By Show and Tell
By Bree Davies
By Bree Davies
By Cory Casciato
By Emilie Johnson
By Robin Edwards
By Bree Davis
By Josiah M. Hesse
As always at Buntport, the set is ingenious. The audience is seated on two sides of the cavernous theater space. Between the groups, there's a structure showing the first and second floors of a house. You can see right through it, and into all the rooms at once -- a living room and kitchen on the bottom floor, two bedrooms with a bathroom between them above. It feels a little like peering into a backless dollhouse. When one of the characters opens the kitchen's gleaming refrigerator, you see that it's a clutter of cartons, bottles and containers, just like your own and everyone else's.
On the upper floor, Jack lies on his bed, alternately reading and staring into space. Although he seems calm enough, we soon learn that he's suffering a crisis of faith centered on the status of the brontosaurus. Jack has just learned that "brontosaurus" isn't the creature's rightful scientific name -- though brontosauri do, in fact, exist as a taxon, or species group. Furthermore, scientists have been screwing up museum reconstructions of brontosauri for over a century, equipping them with heads far larger than we now believe they possessed. Or would have possessed, if they existed.
Okay, I said Buntport was assaying realism; I didn't say they were completely abandoning their off-kilter worldview.
Into Jack's house blunders his sister Fiona, with her fiancé, Michael. Once she realizes that Jack is closed in his room, Fiona tries everything in her power to get him out. Michael, meanwhile, just wants to take a dump and is interested only in some quiet time alone in the bathroom. As the play progresses, we begin to understand Fiona's desperation. She and Jack used to hide from their abusive father together until Fiona, the older of the two, left home, forcing Jack to face the violence alone. She's particularly concerned because Jack has been suicidal in the past.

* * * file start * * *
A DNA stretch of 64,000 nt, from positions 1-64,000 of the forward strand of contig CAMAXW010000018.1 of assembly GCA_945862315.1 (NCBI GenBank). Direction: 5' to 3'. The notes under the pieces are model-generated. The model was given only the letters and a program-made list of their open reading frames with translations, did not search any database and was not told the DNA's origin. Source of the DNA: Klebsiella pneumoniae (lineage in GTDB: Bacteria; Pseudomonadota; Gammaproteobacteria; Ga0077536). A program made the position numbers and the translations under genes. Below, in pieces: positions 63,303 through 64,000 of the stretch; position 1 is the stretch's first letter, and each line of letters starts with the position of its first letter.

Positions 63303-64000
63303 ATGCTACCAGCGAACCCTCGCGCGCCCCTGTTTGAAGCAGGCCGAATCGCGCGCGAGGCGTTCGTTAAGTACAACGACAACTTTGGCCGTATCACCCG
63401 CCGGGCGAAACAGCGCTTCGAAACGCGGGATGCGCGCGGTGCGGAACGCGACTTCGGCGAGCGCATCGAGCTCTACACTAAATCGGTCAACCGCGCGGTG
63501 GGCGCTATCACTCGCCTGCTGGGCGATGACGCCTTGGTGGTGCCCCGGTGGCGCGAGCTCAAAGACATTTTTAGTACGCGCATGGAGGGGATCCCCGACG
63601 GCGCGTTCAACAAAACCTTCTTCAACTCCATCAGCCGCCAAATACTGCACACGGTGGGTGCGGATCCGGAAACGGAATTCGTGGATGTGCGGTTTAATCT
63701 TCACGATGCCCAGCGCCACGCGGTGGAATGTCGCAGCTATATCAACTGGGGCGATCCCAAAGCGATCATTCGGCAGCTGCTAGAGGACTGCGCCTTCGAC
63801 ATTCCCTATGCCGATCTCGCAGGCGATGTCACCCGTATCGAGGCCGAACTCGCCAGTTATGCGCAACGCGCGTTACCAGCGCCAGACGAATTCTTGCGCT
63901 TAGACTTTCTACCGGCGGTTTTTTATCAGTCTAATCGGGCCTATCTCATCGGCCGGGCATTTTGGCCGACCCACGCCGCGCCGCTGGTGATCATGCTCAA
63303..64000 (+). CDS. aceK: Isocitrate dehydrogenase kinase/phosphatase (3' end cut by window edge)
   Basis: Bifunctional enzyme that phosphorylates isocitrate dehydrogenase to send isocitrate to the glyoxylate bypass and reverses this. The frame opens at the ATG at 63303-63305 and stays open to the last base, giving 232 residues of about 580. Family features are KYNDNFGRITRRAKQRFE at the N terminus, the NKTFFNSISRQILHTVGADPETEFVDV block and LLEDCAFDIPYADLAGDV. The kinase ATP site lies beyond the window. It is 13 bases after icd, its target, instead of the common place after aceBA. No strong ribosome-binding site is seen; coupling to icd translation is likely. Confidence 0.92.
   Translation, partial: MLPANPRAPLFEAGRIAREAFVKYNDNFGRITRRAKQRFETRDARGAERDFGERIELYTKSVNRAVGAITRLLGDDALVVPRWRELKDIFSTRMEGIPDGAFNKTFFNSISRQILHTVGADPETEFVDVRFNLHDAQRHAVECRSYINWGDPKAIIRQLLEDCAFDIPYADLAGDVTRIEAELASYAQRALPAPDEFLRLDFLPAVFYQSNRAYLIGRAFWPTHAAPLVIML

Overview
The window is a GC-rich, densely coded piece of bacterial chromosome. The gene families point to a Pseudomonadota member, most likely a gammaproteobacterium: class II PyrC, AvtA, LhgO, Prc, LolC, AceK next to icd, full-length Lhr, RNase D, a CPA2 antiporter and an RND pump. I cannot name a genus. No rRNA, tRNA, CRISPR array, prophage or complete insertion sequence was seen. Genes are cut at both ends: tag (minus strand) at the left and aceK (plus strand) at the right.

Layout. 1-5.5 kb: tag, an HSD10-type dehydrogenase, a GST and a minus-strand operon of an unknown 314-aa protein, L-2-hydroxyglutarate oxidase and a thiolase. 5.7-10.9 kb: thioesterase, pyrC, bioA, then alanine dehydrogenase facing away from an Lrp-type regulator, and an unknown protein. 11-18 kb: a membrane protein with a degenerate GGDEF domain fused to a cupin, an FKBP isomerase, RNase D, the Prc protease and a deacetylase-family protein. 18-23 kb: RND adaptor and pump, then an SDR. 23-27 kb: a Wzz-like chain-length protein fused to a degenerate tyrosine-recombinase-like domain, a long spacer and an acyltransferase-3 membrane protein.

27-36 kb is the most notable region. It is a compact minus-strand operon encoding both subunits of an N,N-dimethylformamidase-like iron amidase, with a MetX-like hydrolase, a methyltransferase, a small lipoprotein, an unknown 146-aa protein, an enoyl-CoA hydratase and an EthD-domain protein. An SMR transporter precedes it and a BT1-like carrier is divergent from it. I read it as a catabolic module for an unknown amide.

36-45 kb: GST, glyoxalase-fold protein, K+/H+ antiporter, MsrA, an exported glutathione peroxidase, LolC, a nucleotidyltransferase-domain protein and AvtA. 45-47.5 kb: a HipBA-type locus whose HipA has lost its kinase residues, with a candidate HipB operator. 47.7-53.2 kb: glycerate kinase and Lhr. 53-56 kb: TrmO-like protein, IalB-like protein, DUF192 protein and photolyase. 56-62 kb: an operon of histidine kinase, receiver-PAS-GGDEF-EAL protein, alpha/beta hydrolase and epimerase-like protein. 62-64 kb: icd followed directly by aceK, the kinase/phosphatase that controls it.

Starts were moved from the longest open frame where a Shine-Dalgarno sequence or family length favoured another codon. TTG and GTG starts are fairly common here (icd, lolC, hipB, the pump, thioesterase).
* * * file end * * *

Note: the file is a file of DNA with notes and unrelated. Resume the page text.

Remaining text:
Jack isn't keen on Fiona's explanation; he finds it intrusive. His feelings and thoughts, he insists, are his own. Poor Michael is left squirming, and the tension between the siblings threatens to destabilize his relationship with Fiona.
The quartet of performers is rounded out by Ben, Jack's calm and commonsensical lover, who is far more willing than Fiona to allow Jack to untangle his skein of twisted emotional and philosophical speculation on his own. Ben relaxes with the newspaper and periodically slips tortillas under Jack's door.
The play touches on heavy themes, but the writing is light, deft, witty and completely lacking in sentimentality. And it turns out the Buntporters are skilled and appealing straight actors. Erin Rollman is just as absorbing to watch as Fiona as when she's inhabiting the bratty teenage personae that routinely leave Buntport audiences in stitches. She's very funny here, but she also does full justice to the sadder moments. I've always been a fan of Evan Weissman, and his Jack has a dotty, blandly underplayed sincerity that works perfectly. Who'd have guessed how effective Brian Colonna could be as a regular guy? And the usually hyperkinetic Erik Edborg displays his range, too, with a Ben who's calm, strong and rather kindly.
Of course, Realism boasts moments of complete insanity. This wouldn't be Buntport otherwise. There's a running joke about the objects slipped under Jack's door, which finds its apotheosis when Jack agrees to pass Michael a roll of toilet paper. You really have to see for yourself the touching earnestness and concentration with which the two actors manage this feat.
The question of what's real and what isn't keeps raising its non-brontosauran head. Fiona finds her own yearbook picture unrecognizable; her childhood memories differ from Jack's. There's talk about the Shroud of Turin, and we learn that Ben is a practicing Christian. Finally, one of the characters arrives at a solution to a world of uncertainty: "I have to believe that what I believe is what I believe."